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-- One of 12 artists from the U.S. and invited to participate in the Yokohama International Open-Air Art Fair, the first US style outdoor art festival in the history of Japan

-- Served on the Board of Trustees, the Exhibition Committee, and as President of the Friends of Art of the Milwaukee Art Museum

-- Served as co-chair of the Lakefront Festival of Arts, one of the country's most highly regarded art festivals that is held on the grounds of the Milwaukee Art Museum

-- One of the founders of the National Association of Independent Artists and served as board member and President of the organization

-- Served as both juror and judge of museum exhibitions and art festivals

-- Heavily involved in the development of Zapplication, the on line digital application process that is rapidly being adopted by art festivals all over the country

-- By invitation, he has traveled to Cuba three times to work with the Cuban photographic community

Lawrence W. Oliverson was originally educated as an environmental engineer. While doing graduate work in a specialized field known as Remote Sensing of the Environment, he utilized satellite imagery and aerial photography for pollution detection and monitoring. This work gave him a technical background in photography. After a three-month trip to Europe during which his primary focus consisted of visits to major art museums, galleries, and exhibitions, he merged his technical knowledge of photography with his newfound interest in art. In 1979, he abandoned his engineering career and became a full time artist. His photographs are in numerous public, private, and corporate collections throughout the country.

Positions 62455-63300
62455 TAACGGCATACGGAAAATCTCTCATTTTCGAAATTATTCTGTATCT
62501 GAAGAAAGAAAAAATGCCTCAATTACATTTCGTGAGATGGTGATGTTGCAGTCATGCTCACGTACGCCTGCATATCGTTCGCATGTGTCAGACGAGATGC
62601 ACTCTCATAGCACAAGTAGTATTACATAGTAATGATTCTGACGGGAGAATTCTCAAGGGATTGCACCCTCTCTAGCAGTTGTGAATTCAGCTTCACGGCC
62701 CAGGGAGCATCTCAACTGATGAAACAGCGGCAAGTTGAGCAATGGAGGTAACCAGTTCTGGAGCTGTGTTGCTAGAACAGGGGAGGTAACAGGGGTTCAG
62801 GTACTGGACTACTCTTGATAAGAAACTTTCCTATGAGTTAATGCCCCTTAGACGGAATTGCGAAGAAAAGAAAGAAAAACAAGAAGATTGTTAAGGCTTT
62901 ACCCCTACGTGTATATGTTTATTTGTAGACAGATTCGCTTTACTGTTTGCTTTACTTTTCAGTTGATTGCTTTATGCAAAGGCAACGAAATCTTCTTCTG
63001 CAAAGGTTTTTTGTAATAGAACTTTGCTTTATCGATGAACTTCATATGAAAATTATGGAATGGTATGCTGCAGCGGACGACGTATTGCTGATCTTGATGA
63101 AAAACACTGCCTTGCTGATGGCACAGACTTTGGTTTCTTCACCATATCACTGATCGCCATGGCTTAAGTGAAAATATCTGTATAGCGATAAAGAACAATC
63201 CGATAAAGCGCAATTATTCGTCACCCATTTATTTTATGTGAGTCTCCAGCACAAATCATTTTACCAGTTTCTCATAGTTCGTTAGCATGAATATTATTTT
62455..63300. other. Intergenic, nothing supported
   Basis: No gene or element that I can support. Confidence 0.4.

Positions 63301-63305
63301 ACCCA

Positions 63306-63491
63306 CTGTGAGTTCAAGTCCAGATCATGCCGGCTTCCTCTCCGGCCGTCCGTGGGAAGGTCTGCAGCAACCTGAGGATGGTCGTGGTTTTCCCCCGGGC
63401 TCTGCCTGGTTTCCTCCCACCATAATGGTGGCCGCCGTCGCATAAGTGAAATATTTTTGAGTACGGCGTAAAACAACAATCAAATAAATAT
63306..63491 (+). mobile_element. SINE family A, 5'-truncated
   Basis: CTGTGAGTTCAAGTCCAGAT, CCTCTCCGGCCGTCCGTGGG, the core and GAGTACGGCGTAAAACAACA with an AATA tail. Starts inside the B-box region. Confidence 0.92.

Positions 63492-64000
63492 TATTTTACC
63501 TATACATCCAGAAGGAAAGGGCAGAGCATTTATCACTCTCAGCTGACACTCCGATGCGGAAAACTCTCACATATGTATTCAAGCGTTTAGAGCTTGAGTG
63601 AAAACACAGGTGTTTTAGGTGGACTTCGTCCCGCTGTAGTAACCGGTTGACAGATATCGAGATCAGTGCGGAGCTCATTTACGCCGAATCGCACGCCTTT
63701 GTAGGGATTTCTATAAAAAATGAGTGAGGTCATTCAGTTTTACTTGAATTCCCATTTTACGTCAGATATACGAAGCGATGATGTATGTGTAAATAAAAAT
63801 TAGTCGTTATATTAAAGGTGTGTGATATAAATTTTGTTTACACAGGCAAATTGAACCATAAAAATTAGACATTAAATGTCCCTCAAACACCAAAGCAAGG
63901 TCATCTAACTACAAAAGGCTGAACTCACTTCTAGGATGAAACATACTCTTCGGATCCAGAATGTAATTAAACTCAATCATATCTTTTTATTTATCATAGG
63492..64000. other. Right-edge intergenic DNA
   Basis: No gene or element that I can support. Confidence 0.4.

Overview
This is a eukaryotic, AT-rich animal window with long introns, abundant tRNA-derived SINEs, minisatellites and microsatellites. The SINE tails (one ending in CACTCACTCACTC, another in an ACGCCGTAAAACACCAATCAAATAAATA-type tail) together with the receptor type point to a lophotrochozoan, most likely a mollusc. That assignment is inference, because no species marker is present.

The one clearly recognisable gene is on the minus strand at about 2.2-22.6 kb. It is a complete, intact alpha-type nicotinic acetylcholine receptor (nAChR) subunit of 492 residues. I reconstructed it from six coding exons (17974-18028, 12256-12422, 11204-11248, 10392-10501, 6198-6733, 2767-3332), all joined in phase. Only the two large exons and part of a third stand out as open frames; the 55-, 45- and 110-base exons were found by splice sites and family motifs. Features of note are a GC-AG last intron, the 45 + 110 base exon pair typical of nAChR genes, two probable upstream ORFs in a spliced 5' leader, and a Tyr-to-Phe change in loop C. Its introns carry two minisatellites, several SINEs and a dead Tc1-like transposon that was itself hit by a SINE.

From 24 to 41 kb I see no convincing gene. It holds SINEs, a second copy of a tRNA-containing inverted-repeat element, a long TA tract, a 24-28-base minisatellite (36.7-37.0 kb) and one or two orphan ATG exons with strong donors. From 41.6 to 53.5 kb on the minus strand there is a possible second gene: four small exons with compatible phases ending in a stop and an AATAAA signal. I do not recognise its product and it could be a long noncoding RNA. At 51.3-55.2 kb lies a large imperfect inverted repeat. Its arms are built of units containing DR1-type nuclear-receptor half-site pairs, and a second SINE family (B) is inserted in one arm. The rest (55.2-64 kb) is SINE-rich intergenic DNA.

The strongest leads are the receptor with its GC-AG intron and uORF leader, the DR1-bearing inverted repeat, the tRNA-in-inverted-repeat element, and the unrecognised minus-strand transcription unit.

The Hispanic culture and the work of contemporary architects are strong influences in some of Oliverson's photographs. He has traveled extensively throughout the United States, Central America, Japan, and South America in search of rich colors. Once he finds color, the quest continues for such compositional elements as shape, line, form, and texture with the final component being a heightened awareness of light. Oliverson uses these elements to create photographs that often transcend the original subject to stimulate an emotional and intellectual response in the viewer.

Oliverson works in both the analog and digital worlds of photography. In his anolog work, he mostly uses a large format camera to expose 4'' X 5'' color negatives and then prints all his own work using traditional darkroom techniques. When working digitally, he does all post processing and prints all his own work.